Multispectral Imaging System Built With Raspberry Pi

Multispectral imaging can be a useful tool, revealing all manner of secrets hidden to the human eye. [elad orbach] built a rig to perform such imaging using the humble Raspberry Pi.

The project is built inside a dark box which keeps outside light from polluting the results. A camera is mounted at the top to image specimens installed below, which the Pi uses to take photos under various lighting conditions. The build relies on a wide variety of colored LEDs for clean, accurate light output for accurate imaging purposes. The LEDs are all installed on a large aluminium heatsink, and can be turned on and off via the Raspberry Pi to capture images with various different illumination settings. A sheath is placed around the camera to ensure only light reflected from the specimen reaches the camera, cutting out bleed from the LEDs themselves.

Multispectral imaging is particularly useful when imaging botanical material. Taking photos under different lights can reveal diseases, nutrient deficiencies, and other abnormalities affecting plants. We’ve even seen it used to investigate paintings, too. Video after the break.

10 thoughts on “Multispectral Imaging System Built With Raspberry Pi

  1. I wonder if this technique should have a name like Multi-Spectral Illumination Imaging? It isn’t the same as spectral slices of something illuminated by a continuous source.

    (Dear headline writer: IIRC there are no optical components in an RPi.)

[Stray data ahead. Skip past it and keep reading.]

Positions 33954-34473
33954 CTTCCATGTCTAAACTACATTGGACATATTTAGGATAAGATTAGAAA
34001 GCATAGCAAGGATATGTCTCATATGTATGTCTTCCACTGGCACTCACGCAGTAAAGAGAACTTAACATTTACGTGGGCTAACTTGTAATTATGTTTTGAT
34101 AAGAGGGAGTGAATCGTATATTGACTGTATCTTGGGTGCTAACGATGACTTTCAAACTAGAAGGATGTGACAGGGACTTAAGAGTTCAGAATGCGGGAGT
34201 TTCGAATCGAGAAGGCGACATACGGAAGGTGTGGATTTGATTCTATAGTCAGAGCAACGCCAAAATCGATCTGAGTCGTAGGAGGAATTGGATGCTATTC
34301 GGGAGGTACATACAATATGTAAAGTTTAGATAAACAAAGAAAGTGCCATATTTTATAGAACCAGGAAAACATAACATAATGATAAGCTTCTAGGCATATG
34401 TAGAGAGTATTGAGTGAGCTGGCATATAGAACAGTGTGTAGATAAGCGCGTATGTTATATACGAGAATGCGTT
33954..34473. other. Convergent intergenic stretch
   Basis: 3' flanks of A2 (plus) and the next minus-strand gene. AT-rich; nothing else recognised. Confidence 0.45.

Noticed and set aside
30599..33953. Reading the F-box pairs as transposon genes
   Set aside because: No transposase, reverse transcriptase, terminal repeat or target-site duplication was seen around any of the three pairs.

2. okay… cool… but… They should take a couple different objects like plastic, stone, powder and a leaf to show off the benefits and prove to themselves that they are actually capturing what they think they are capturing.

    1. looks like what i expect to get from the specific led wavelength (in the infrared for ex dead spots on the leaf reflect more light, more absorption of blue and red more reflectance of green) plus the wavelengths has been tested against spectrometer and (at least to me their wavelength is much narrower then i thought) and from there it should be by the book

  3. It’s so great to see a DIY version of this! A company called Megavision makes very high-end systems like this (50 megapixel resolution, spectral coverage from near-IR to near-UV) They’re used by museums, historians, archaeologists, etc to extract hidden data from artwork and artifacts. They’re cool systems, and I always thought it would be a great project for DIY hacking:

    Big props on the build!

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